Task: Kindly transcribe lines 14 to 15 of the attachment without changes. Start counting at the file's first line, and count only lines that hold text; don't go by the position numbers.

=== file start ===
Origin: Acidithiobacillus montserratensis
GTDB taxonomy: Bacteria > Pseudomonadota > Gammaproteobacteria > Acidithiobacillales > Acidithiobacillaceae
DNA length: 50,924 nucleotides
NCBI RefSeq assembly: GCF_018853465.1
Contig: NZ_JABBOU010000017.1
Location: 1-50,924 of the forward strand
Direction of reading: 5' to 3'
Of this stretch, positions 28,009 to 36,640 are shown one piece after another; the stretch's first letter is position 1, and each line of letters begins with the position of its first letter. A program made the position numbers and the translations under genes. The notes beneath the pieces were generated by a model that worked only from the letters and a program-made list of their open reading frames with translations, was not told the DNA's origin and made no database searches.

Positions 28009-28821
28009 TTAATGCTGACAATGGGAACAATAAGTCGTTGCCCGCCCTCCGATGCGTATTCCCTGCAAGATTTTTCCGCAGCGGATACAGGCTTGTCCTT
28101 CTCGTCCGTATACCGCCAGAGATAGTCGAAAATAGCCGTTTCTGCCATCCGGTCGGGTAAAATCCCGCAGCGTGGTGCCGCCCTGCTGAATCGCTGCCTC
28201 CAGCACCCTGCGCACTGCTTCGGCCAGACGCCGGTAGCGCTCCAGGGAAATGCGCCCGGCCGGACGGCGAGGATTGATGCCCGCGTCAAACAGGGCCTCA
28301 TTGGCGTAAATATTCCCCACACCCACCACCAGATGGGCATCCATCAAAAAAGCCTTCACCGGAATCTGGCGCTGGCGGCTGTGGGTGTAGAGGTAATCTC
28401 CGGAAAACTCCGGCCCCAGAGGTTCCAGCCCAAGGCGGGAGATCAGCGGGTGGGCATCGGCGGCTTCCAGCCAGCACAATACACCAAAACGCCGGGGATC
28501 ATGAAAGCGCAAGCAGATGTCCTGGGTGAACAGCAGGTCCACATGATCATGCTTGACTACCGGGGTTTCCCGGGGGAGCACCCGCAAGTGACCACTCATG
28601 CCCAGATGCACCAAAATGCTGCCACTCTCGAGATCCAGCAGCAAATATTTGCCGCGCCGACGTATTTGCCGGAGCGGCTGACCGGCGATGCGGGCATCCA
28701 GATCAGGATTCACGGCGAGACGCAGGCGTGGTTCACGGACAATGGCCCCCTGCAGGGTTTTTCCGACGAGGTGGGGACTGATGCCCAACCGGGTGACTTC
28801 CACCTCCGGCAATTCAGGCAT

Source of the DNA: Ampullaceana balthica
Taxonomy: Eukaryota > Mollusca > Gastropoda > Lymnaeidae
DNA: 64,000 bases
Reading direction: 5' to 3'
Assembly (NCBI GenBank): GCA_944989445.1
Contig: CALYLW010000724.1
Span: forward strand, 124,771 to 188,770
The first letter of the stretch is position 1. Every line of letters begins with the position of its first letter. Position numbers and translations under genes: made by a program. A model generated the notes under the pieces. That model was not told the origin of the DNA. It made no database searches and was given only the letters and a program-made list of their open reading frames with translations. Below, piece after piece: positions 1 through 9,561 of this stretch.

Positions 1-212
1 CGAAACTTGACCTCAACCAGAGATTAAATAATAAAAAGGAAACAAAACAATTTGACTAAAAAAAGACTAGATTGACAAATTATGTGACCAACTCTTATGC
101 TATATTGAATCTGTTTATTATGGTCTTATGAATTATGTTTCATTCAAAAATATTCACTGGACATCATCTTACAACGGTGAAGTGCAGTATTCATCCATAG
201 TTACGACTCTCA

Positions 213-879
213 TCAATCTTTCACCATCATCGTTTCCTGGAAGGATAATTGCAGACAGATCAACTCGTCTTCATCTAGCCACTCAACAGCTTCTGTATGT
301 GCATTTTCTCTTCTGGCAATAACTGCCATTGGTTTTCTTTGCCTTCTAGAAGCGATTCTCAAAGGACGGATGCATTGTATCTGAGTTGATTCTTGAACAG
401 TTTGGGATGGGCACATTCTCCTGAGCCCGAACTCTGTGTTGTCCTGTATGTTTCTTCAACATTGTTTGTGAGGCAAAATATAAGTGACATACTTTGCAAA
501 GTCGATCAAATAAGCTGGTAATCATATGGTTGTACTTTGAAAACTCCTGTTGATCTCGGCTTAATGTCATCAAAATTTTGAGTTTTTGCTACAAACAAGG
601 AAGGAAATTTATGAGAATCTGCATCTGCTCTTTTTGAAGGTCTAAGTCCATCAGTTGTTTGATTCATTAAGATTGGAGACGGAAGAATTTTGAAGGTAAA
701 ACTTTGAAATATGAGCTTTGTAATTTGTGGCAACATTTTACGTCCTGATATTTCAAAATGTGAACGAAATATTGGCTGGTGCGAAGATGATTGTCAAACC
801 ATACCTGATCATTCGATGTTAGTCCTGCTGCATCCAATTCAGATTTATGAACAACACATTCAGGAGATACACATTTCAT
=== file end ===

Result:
28401 CGGAAAACTCCGGCCCCAGAGGTTCCAGCCCAAGGCGGGAGATCAGCGGGTGGGCATCGGCGGCTTCCAGCCAGCACAATACACCAAAACGCCGGGGATC
28501 ATGAAAGCGCAAGCAGATGTCCTGGGTGAACAGCAGGTCCACATGATCATGCTTGACTACCGGGGTTTCCCGGGGGAGCACCCGCAAGTGACCACTCATG